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NDP a Jumbo-sized Fail on Indigenous Issues, Says Former Candidate

‘It’s really nowhere in their list of priorities.’

By Andrew MacLeod 5 Dec 2017 | TheTyee.ca

Andrew MacLeod is The Tyee's Legislative Bureau Chief in Victoria. Find him on Twitter or reach him here.

To Troy Sebastian, a Ktunaxa Nation member and former British Columbia NDP candidate, the provincial government’s failure to condemn the Jumbo Glacier ski resort project in the Kootenays is symbolic of its failure on Indigenous rights.

“What I’d like to hear is this government is actually going to stand with Ktunaxa on this,” Sebastian said of the demand to protect the valley the Ktunaxa call Qat’muk. “‘Not on my watch.’ That’s what I’d love to hear.”

Here’s what Premier John Horgan said when The Tyee asked Thursday whether the project would ever proceed with the NDP in government: “I think there are serious issues there. It’s in an avalanche zone, it’s certainly not wanted in the community, and I know the minister involved is working very hard to protect the interest of the public.”

The Supreme Court of Canada ruled in early November that the resort proponent, Glacier Resorts Ltd., could build on land the Ktunaxa hold sacred. The chair of the company’s board, Arnold Armstrong, said in a statement at the time, “The project can now move forward. We seek to work in a cooperative spirit and believe that the common good and the beauty of the project will ultimately bring people together.”

The project, however, faces other challenges. In 2015, then-Environment Minister Mary Polak decided that since construction had not substantially started, Glacier Resorts would have to apply for a new environmental assessment certificate.

The company, which didn’t respond to a request for comment made last Friday, has filed a lawsuit against the environment minister in the B.C. Supreme Court seeking a judicial review of the decision.

Asked for an update on the project, Environment Minister George Heyman said, “It’s not in my ministry. I can’t tell you.”

Both Forests, Lands, Natural Resource Operations and Rural Development Minister Doug Donaldson and Municipal Affairs Minister Selina Robinson cited the company’s ongoing court action as a reason to say little about the project.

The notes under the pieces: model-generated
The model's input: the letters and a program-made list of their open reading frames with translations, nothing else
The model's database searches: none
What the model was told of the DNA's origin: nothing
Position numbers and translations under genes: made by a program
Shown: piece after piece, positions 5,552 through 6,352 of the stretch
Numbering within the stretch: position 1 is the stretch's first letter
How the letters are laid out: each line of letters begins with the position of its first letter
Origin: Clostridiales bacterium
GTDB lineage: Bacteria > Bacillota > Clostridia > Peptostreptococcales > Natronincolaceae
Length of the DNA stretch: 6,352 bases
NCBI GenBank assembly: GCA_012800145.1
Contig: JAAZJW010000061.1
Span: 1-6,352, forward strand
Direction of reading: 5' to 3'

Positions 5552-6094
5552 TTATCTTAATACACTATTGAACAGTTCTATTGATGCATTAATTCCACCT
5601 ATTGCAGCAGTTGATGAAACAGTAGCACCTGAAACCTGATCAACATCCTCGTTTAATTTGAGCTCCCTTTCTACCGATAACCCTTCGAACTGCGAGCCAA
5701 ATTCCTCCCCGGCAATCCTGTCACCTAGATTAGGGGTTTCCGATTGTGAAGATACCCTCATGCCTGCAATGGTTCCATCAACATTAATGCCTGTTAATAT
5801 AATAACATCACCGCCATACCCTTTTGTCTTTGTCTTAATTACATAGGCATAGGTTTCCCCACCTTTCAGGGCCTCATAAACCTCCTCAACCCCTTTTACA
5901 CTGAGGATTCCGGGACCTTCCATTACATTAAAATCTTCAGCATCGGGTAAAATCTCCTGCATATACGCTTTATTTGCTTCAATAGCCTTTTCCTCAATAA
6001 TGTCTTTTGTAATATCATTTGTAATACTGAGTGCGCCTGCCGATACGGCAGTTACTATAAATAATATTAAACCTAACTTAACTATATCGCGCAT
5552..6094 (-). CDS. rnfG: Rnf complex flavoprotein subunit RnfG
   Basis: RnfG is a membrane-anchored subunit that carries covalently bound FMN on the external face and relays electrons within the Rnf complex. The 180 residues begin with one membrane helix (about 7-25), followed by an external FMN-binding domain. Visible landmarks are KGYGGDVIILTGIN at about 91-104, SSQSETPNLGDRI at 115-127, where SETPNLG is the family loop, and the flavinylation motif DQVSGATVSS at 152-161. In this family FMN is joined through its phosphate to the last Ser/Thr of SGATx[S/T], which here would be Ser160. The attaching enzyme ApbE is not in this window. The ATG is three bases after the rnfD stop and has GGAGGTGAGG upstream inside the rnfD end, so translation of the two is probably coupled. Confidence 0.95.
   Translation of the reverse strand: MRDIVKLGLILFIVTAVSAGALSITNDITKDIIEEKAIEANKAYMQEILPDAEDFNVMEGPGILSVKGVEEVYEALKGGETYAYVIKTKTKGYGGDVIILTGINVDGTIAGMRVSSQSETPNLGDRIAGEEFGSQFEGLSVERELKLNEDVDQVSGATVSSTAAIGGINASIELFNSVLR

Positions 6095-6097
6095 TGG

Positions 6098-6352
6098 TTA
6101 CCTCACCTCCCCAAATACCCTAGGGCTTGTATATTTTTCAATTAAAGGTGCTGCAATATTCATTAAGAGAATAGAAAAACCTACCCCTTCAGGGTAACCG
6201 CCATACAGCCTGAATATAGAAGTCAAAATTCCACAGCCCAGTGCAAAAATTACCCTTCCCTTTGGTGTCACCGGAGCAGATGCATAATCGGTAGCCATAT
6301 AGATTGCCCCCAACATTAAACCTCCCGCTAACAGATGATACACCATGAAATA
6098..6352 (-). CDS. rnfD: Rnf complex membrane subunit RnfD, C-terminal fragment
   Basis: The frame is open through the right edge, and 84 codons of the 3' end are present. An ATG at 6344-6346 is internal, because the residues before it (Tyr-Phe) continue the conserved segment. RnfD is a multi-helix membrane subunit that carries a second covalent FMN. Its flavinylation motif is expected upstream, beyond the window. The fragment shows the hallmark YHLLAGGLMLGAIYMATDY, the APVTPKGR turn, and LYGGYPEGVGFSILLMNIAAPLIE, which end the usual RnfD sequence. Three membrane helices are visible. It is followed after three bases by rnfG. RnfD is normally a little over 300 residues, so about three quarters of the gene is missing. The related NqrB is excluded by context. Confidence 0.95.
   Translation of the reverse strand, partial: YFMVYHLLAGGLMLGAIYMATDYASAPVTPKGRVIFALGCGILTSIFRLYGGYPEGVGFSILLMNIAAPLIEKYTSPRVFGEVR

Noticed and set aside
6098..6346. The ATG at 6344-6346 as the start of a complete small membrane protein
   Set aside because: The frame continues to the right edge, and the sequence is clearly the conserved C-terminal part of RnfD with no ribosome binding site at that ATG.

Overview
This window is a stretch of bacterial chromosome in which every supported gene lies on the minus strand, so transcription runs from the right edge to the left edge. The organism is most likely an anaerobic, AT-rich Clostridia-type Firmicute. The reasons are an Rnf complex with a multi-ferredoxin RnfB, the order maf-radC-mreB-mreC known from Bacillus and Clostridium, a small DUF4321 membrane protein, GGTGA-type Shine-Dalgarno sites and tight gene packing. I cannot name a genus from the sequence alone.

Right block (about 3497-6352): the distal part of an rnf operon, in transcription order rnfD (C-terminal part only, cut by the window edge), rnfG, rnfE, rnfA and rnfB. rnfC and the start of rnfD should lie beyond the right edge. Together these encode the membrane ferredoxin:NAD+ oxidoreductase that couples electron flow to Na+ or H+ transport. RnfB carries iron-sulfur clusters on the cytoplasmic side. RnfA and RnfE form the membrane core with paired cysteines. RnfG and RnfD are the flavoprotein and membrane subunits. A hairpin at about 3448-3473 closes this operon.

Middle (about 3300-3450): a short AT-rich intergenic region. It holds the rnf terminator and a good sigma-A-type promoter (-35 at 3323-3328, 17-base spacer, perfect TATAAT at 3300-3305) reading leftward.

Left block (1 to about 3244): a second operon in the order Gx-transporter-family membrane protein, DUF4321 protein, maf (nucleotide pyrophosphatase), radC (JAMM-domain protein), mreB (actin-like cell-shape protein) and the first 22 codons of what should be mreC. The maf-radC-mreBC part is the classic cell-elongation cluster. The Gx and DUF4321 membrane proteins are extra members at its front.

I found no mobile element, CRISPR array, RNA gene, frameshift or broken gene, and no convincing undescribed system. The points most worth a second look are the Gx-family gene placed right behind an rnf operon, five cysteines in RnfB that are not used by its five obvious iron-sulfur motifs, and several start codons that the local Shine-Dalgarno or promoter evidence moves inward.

“I understand there’s still some legal activity going on around that. I’m waiting for that to complete,” Robinson said. Jumbo Glacier Mountain Resort Municipality continues to exist, but the provincial government is no longer funding it, she said.

Sebastian ran for the NDP in the 2001 and 2009 elections, then quit the party in 2010 and released an open letter that criticized the party’s approach to Indigenous issues.

“I don’t believe the BC NDP have any bearing whatsoever on how to move forward when it comes to Indigenous peoples, what the province should be doing or not doing,” he said last week. “It’s really nowhere in their list of priorities. I don’t see any indication they’re willing to spend any political capital whatsoever.”

In opposition, the NDP was critical of Jumbo, especially Norm Macdonald, who represented Columbia River-Revelstoke and didn’t run in the 2017 election, Sebastian said. “Subsequent to the change in government, it’s more or less the same thing. It’s this issue that no one really wants to touch, that no one’s really willing to resolve.”

The longer there’s delay, the more it looks like tacit consent, he said. “There’s a great need and opportunity for the province to reconcile itself with Ktunaxa Nation on this issue and to not waste any time on that.”

It’s offensive that the municipality, which has no residents, exists, he said. “Right now that municipality has more legal standing in the government’s mind than our nation does,” he said. “It has more legal recognition in the province’s framework than a nation that pre-exists British Columbia itself. That tells me everything.”

In four months since forming government, the NDP has eliminated bridge tolls, acted on its promise to use every tool available to block the Trans Mountain pipeline, and set in motion a process that could change the province’s electoral system, Sebastian said. “And yet on Indigenous issues, I don’t see anything to distinguish them whatsoever.”

The NDP defends legal contracts, such as the one for teachers that the previous government broke, but doesn’t seem to extend that to recognizing Indigenous title. Asked Sebastian, “What about the fact these lands are unceded?”

He pointed out that there are quarterly updates on the province’s finances, but not on the implementation of the United Nations Declaration on the Rights of Indigenous Peoples or the recommendations from the Truth and Reconciliation Commission’s report. “Where’s the quarterly update on that?”

Scott Fraser, the Indigenous Relations and Reconciliation Minister, said the feedback he’s received so far has been positive. “We’ve been meeting with First Nations from all over the province over the last 100 days, every day, almost every day, five six times a day,” he said in mid-November. “I think we’re making big steps in the right direction.”

He might also have pointed out that Grand Chief Stewart Phillip, the president of the Union of B.C. Indian Chiefs, has already said the current government should be re-elected.

Fraser said the treaty process is alive and well, and the government is looking at ways to improve it. “I’m impatient. I want to move things forward at a rate that’s faster than the resources can allow,” Fraser said.

“I understand impatience,” he said, noting that for any reconciliation to last, building public support will be key. “There’s a lot of high expectations here. We’re addressing those expectations and we’re making sure First Nations are partners with us. That’s going to take time.”  [Tyee]

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